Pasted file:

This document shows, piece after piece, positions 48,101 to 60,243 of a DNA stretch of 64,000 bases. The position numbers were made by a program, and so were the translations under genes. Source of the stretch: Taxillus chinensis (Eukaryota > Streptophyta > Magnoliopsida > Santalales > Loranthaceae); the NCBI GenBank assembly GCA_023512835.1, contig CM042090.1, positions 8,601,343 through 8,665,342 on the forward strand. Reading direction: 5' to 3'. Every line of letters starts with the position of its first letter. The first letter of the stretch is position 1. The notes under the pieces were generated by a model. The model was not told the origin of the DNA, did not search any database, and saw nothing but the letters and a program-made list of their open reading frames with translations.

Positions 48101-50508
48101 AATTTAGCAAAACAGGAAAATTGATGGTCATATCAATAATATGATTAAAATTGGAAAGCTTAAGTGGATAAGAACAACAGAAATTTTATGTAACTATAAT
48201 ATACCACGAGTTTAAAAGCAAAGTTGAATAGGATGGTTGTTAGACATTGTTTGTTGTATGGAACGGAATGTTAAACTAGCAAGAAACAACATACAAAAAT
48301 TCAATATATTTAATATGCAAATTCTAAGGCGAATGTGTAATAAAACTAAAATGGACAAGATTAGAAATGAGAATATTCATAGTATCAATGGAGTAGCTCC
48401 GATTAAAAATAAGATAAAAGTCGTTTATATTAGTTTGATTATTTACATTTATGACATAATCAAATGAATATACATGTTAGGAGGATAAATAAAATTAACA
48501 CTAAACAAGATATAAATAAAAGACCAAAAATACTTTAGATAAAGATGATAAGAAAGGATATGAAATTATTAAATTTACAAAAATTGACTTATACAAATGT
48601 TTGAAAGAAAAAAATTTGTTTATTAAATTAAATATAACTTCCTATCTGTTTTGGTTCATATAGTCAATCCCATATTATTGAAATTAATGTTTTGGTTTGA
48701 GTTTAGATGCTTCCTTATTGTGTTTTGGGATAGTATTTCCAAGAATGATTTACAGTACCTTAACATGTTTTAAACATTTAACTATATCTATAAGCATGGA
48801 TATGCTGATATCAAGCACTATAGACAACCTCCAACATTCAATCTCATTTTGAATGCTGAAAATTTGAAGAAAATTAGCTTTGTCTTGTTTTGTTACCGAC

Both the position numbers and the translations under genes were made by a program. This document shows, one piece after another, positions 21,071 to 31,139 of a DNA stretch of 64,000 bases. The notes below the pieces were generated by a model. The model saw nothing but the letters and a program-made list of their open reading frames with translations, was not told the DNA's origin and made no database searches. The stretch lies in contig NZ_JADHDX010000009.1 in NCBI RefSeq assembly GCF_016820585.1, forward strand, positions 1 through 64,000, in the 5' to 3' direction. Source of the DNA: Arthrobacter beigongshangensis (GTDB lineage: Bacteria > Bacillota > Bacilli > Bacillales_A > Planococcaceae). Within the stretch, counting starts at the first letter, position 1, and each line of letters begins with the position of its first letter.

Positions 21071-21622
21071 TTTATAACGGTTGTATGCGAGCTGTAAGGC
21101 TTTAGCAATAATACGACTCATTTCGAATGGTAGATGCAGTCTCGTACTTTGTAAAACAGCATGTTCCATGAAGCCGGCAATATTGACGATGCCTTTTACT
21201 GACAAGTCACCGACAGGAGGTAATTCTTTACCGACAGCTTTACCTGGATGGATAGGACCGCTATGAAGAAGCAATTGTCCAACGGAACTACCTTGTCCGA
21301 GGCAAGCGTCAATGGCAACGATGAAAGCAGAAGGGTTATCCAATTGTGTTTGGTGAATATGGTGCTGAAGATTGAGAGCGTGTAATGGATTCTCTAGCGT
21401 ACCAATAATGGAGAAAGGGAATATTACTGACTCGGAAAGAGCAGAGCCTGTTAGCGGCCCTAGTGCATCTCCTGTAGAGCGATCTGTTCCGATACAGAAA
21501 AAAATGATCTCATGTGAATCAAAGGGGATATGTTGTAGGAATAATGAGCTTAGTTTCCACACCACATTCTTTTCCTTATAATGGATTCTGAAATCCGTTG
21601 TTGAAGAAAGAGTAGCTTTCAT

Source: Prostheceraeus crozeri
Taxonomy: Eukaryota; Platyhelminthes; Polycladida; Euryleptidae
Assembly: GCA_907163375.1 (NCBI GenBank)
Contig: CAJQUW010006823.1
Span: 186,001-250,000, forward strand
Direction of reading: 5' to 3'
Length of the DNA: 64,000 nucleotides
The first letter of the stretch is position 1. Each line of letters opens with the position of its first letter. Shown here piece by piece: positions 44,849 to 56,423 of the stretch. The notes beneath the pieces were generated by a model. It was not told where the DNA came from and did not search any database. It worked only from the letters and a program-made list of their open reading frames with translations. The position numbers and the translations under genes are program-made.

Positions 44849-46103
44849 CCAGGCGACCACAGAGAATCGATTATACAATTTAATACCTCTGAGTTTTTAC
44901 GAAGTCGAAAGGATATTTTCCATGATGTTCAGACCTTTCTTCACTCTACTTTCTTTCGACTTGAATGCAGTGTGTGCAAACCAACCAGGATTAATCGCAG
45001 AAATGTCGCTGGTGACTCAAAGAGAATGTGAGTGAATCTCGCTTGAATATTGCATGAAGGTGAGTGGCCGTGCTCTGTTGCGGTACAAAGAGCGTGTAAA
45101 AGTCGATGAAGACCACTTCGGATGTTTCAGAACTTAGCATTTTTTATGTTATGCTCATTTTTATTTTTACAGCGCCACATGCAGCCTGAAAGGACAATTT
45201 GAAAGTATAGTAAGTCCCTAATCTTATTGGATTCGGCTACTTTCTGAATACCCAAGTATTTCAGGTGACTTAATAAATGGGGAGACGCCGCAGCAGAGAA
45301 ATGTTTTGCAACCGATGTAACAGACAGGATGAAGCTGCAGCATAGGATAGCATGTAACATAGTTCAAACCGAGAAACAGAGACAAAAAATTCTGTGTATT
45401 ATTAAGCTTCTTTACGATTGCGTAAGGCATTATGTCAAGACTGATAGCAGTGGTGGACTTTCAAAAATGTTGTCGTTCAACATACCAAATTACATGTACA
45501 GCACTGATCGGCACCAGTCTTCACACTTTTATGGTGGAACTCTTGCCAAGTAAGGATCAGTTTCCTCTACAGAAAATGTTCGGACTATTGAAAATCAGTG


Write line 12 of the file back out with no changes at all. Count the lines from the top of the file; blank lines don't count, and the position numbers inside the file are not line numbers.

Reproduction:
Positions 21071-21622